looking around town at rural history
Different faces of rural England are marked strikingly by this little stretch of road known as Chapel Street in Market Rasen, The central feature, alongside the trees, is the impressive Methodist Chapel (a witness both to the continuing powerfully transformative faith of John Wesley (here in Wesley's own county and so far beyond), and to the temptations of renewing movements of living Christianity to risk becoming somewhat 'respectable' and just 'another Church'). I used to fold and staple the Methodist Circuit magazine for distribution when I was a child - I guess, thinking back, that was my first significant ecumenical ministry?! A little unusually, the war memorial stands by the Chapel not the (Anglican) Church - a symbol perhaps of the strength of Methodism in the hearts of so many people.
It is so lovely to see the old Liberal Club again too - built in 1908 during the time of Britains's first great reforming government - a reminder of how British Liberalism (such a different thing from Australian forms) was, and still partly remains, the carrier of rural radicalism (land, people and liberty). The physical connection with nonconformist religion is so very striking here
Meanwhile, the station entrance is a reminder of the great changes brought to this place and its land by the modern age - and a gateway to wider freedom and new and different worlds for some (of us) #landandplacescarryinghistory #ourlittletiown
Dare to Speak and Be, with Jack
Dare to be indeed. The first time I heard Jack Spong speak was in October 1992 in Methodist Central Hall in London - at the launch of Elizabeth Stuart's then highly controversial landmark LGBT+ prayer book 'Daring to Speak Love's Name: A Gay and Lesbian Prayer Book'. They were historic and testing times. Two weeks later, after our long struggles, the Church of England would finally vote for women's ordination but opposition to queer people was so much more intense. I'd traveled down from Gateshead in England's north east for the occasion, and was one of 300 or so queer people and allies who shared in what was a powerful and moving show of solidarity titled ''Prayer, Protest, Politics: A Celebration of Who We Are and Our Relationships.'' The evening featured an informal blessing of queer relationships, prayers and recitation of a ''Declaration of Coming Out,'' as we danced, cried and hugged together. Helped not least by negative remarks by the then Archbishop of Canterbury, George Carey, SPCK, the intended publisher, had pulled the plug on the book. Thankfully however, Hamish Hamilton Ltd (part of Penguin) stepped in at the last minute and the book thus defiantly and joyfully came to birth (more on the story here). Whilst other Church leaders ran from the fray, or hid behind kindly but insufficent words, Bishop Spong stood on the stage that evening and shared his own commitment as true ally. Those kinds of actions matter. I'm grateful to him for many other ways in which he helped set people free from fears into new life. As much as as his words, such actions however really stay with me. In his death, as in his life, he continues to ask us, where are you when life and history is to be made and shown? Dare we continue to speak love's name when and where it is needed? #deedsnotwordsalone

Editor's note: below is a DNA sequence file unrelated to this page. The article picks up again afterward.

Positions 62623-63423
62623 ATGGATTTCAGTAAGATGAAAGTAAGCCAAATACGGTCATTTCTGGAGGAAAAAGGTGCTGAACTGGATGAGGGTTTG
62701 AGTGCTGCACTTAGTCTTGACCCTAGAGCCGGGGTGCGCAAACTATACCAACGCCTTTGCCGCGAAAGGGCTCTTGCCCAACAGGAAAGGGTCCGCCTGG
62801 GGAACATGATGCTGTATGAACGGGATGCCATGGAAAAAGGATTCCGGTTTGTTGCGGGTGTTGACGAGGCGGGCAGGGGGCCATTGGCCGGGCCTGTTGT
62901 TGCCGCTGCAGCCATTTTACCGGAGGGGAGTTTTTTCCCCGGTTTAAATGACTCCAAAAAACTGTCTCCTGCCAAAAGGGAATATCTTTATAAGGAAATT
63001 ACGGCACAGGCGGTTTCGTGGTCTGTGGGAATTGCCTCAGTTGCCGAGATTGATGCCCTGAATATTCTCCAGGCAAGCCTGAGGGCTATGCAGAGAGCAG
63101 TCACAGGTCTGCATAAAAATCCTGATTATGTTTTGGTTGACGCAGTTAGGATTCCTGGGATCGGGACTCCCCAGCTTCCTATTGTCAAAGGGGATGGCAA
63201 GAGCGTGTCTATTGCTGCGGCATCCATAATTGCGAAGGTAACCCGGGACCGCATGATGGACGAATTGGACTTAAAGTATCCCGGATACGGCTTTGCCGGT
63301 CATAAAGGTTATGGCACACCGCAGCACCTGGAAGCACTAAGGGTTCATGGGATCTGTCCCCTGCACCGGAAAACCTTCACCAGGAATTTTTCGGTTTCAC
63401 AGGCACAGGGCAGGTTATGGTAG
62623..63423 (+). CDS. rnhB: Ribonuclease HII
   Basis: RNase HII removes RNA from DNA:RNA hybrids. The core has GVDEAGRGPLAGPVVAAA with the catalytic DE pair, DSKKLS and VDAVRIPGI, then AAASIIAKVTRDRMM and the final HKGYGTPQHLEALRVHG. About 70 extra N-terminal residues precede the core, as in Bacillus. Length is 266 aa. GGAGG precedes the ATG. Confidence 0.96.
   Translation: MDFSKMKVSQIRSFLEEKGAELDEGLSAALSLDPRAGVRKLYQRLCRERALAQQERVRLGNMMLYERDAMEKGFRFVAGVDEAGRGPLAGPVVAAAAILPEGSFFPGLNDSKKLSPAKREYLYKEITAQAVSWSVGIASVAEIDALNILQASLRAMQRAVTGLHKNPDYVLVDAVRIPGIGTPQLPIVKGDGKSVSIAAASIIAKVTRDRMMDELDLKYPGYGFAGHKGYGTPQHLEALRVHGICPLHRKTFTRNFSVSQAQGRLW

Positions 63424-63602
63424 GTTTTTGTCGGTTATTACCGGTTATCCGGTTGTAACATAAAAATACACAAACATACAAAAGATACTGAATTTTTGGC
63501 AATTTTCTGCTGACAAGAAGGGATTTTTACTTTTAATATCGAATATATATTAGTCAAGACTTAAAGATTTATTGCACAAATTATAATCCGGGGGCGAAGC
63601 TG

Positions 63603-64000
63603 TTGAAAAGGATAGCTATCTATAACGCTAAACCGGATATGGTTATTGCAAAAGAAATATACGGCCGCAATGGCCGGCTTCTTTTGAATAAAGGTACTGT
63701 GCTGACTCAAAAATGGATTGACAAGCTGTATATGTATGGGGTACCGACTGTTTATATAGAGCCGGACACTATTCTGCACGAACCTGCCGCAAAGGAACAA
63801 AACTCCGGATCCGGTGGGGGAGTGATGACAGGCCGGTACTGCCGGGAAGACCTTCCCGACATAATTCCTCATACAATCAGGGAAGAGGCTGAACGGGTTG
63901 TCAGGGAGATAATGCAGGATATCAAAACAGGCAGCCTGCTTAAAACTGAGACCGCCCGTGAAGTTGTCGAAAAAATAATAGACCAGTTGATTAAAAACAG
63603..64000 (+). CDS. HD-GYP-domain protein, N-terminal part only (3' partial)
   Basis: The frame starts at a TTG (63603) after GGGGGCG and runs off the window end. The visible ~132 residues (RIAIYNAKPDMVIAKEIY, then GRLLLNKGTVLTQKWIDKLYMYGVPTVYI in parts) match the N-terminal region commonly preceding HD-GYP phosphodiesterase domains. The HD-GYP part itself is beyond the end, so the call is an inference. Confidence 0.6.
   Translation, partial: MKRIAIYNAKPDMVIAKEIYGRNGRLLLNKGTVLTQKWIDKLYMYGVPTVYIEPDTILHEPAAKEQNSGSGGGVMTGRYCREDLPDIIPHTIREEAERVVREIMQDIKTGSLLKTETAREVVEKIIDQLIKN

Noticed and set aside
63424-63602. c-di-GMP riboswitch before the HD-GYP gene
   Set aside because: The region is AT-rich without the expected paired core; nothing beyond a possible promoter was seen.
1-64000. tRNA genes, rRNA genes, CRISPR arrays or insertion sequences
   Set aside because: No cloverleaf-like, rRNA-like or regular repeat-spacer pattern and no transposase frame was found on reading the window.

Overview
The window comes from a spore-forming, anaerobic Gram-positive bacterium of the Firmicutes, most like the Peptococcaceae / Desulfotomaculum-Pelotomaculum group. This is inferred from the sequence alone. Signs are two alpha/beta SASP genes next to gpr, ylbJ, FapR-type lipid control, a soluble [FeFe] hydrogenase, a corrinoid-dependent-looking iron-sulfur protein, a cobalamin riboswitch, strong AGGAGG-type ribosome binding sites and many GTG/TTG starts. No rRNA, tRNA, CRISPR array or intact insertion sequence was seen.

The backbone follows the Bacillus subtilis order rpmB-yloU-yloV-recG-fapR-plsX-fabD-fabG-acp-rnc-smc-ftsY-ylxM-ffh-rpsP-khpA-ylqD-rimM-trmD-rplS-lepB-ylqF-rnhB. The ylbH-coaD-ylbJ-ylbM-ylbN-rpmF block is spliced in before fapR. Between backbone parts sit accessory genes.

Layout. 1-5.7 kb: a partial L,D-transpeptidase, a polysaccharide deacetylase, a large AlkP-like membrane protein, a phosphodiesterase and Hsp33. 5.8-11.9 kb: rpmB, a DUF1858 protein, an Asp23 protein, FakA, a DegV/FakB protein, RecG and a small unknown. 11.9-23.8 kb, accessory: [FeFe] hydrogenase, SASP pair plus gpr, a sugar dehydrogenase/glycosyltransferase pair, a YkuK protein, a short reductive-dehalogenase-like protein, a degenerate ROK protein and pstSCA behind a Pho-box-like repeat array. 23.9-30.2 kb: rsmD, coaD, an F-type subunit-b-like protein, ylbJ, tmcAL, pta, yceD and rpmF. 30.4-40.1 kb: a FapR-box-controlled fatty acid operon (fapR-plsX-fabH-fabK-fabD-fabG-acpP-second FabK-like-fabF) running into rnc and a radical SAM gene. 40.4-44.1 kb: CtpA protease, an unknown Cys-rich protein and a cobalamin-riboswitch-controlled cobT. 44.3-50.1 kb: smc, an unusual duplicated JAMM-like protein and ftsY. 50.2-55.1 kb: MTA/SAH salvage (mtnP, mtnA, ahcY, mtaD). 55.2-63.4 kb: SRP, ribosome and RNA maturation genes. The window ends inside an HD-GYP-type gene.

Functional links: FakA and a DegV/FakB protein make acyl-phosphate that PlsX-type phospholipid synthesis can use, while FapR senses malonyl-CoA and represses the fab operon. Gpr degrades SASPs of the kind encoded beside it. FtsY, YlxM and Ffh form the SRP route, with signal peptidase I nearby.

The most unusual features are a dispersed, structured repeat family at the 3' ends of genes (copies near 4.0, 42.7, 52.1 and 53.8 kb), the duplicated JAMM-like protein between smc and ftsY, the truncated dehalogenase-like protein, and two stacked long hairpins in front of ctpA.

Jo Inkpin is an Anglican priest serving as Minister of Pitt St Uniting Church in Sydney, a trans woman, theologian & justice activist. These are some of my reflections on life, spirit, and the search for peace, justice & sustainable creation.